As Virginia Governor Ralph Northam faces calls to resign over a racist photo, a woman has claimed his possible replacement sexually assaulted her.
Lt Governor Justin Fairfax, 39, has denied the assault, allegedly in 2004 at a Democratic political convention.
Mr Fairfax said the "uncorroborated smear" was meant to derail his career.
Mr Northam, meanwhile, still denies he is either of two people - one in blackface, the other in Ku Klux Klan robes - pictured on his yearbook page.
The governor and lieutenant governor are both Democrats.
A statement from Mr Fairfax's office said on Monday: "Only now, at a time of intense media attention surrounding Virginia politics, has this false claim been raised again.
"He has never assaulted anyone - ever - in any way, shape or form."
The statement added that Mr Fairfax will "take appropriate legal action" regarding "this defamatory and false allegation".
The lieutenant governor told reporters it was a "totally fabricated story, out of the blue, that's meant to attack me because of where I am in politics".
Mr Fairfax would make history as one of the few African Americans ever to become a US governor if Mr Northam were to resign over his racist photo controversy.
Big League Politics, the conservative outlet which published the claims against Mr Northam and Mr Fairfax, noted it had not spoken to the woman accusing Mr Fairfax.
The website shared what it said was a screenshot of the woman's private Facebook post about the alleged assault.
Mr Fairfax is not named in the post, which refers to a Democratic holder of statewide office who is in line for a "very big promotion".
The BBC is not identifying the woman, but has contacted her and is awaiting a response.
What is Lt Gov Fairfax accused of?
In the rotunda of the state capitol in Richmond on Monday, Mr Fairfax described the encounter as "100% consensual".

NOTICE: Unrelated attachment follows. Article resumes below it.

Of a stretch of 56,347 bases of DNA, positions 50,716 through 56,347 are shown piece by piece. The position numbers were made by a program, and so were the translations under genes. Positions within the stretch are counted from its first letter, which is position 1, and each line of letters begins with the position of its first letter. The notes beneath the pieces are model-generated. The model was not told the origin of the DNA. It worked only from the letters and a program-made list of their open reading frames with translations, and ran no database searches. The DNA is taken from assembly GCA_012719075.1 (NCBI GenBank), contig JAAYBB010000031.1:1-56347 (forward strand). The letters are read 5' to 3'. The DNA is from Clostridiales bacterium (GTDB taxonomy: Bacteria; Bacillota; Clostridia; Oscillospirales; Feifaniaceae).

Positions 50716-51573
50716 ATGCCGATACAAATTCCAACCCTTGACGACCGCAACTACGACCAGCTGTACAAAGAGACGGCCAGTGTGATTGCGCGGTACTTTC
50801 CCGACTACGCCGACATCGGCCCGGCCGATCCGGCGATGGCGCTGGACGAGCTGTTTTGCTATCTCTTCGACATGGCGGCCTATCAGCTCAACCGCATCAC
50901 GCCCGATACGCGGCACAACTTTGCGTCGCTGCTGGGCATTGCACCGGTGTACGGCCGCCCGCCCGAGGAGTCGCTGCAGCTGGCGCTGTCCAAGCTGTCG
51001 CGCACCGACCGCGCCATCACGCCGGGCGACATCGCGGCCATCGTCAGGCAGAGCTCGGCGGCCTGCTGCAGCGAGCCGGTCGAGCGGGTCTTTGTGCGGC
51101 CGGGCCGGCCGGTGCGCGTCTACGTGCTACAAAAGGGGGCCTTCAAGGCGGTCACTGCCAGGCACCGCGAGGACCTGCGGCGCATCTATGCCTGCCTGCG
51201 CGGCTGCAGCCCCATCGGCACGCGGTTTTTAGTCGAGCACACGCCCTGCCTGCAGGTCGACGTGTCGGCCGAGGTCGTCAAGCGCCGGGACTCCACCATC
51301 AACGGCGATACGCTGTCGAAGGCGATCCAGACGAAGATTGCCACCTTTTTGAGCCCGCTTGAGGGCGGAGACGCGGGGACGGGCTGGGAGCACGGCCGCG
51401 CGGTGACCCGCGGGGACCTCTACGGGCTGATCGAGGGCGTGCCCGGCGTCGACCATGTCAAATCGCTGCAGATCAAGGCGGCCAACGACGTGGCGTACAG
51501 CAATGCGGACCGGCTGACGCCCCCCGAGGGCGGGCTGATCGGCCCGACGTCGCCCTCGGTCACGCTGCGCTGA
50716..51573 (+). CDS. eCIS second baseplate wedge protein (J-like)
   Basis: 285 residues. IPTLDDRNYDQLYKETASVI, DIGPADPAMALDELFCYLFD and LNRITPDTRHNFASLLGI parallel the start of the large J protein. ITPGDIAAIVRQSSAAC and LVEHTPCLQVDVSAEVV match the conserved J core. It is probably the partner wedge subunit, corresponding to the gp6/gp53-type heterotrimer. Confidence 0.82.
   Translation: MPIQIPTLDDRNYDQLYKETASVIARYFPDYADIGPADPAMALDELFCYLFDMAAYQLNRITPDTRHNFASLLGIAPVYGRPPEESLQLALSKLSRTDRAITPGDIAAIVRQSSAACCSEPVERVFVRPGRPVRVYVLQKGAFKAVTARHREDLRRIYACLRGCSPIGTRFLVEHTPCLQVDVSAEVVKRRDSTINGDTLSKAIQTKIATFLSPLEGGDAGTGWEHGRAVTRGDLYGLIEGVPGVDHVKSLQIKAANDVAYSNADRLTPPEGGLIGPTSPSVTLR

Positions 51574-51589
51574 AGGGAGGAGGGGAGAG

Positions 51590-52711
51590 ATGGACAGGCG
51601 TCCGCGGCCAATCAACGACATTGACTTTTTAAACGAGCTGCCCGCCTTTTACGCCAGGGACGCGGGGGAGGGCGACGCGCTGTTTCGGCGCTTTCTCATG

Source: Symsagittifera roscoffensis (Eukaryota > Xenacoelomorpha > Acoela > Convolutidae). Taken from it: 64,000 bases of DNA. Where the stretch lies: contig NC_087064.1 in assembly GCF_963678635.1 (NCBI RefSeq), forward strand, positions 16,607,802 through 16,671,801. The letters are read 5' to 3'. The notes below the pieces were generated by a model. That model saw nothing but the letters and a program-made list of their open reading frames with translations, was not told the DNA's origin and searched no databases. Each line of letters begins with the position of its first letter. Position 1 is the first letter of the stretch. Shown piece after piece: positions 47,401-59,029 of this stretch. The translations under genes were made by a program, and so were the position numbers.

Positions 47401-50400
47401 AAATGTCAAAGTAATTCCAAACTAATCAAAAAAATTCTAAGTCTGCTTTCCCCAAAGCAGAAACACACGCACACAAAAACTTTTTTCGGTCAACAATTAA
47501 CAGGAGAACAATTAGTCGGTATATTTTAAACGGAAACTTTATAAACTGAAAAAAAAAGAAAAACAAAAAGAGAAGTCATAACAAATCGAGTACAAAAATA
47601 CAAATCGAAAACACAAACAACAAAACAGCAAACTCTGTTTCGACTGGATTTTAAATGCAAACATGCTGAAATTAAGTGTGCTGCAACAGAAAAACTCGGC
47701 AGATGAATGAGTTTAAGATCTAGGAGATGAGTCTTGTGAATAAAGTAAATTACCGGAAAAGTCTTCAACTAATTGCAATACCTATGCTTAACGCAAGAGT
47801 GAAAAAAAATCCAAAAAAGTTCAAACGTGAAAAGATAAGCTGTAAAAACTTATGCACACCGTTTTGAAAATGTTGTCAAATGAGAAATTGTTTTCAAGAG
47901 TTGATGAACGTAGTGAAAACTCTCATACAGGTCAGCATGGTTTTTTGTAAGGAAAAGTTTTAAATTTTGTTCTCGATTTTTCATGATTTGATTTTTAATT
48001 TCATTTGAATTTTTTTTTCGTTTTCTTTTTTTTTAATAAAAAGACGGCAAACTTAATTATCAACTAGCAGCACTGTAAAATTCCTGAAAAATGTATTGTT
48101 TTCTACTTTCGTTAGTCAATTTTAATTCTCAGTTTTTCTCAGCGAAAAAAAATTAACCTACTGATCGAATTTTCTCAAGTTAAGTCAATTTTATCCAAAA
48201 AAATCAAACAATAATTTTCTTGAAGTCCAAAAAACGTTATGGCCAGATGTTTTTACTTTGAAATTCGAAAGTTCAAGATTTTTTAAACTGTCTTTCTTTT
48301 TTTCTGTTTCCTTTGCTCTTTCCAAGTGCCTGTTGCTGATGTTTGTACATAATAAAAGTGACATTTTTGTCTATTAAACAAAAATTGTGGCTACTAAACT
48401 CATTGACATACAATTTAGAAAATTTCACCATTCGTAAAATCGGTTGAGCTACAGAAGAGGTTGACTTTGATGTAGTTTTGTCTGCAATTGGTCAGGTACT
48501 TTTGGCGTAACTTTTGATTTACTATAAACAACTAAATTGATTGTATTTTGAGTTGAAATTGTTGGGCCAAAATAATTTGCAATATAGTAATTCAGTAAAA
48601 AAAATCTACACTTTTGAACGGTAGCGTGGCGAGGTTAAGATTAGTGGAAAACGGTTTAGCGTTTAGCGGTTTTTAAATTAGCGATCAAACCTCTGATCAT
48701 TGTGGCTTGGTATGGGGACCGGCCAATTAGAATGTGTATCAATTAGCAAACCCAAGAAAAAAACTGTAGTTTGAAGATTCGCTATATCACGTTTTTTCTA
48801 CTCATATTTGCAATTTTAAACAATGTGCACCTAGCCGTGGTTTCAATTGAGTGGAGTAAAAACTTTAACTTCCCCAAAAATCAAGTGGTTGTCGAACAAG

He said the woman had been "very interested" in him and "was very much into the consensual encounter".
He told reporters the woman maintained contact with him in the months that followed their interaction.
The BBC contacted Mr Fairfax for comment, but did not receive an immediate reply.
The Washington Post said it had investigated the woman's claims in 2017, but did not publish a story because statements by the woman and Mr Fairfax could not be corroborated.
On Monday, the Post detailed the allegations and also noted that there had been no red flags or inconsistencies in the story, as Mr Fairfax's statement asserted.
The woman reportedly told the Post she had met Mr Fairfax in 2004 at the Democratic national convention.
After they realised they had a mutual friend, they began talking and Mr Fairfax asked her to walk back to his hotel room to retrieve some papers, according to the Post.
The woman reportedly told the paper that their encounter in the hotel room began consensually, but claimed that Mr Fairfax then held her down and assaulted her.
What's the latest with Ralph Northam?
Virginia's governor is fighting for his political life in a racism row.
Mr Northam denies he was in a photo of a man in blackface and another in Ku Klux Klan robes that appeared in his 1984 medical school yearbook page.
He first apologised on Friday and said he was one of the two people, before changing his story a day later.
Media captionVirginia governor says sorry for racist photo
He has admitted separately blackening his face to impersonate singer Michael Jackson at an event the same year, while he was at Eastern Virginia Medical School.
On Monday, the beleaguered governor met his cabinet members and reportedly implored them to give him a chance to prove he was not the person in the photo.
According to CNN, Mr Northam told the meeting he is afraid of being labelled "racist for life".
Meanwhile, a few dozen protesters gathered at the state capitol to demand the governor step down.
Former Vice-President Joe Biden has led Democratic calls for Mr Northam to resign, saying he has lost all moral authority.
African-American politicians in Virginia called the photo "disgusting", and Republicans have also urged him to resign.
Mr Fairfax has not explicitly echoed those calls, instead saying the governor should make a decision that is in Virginia's best interests.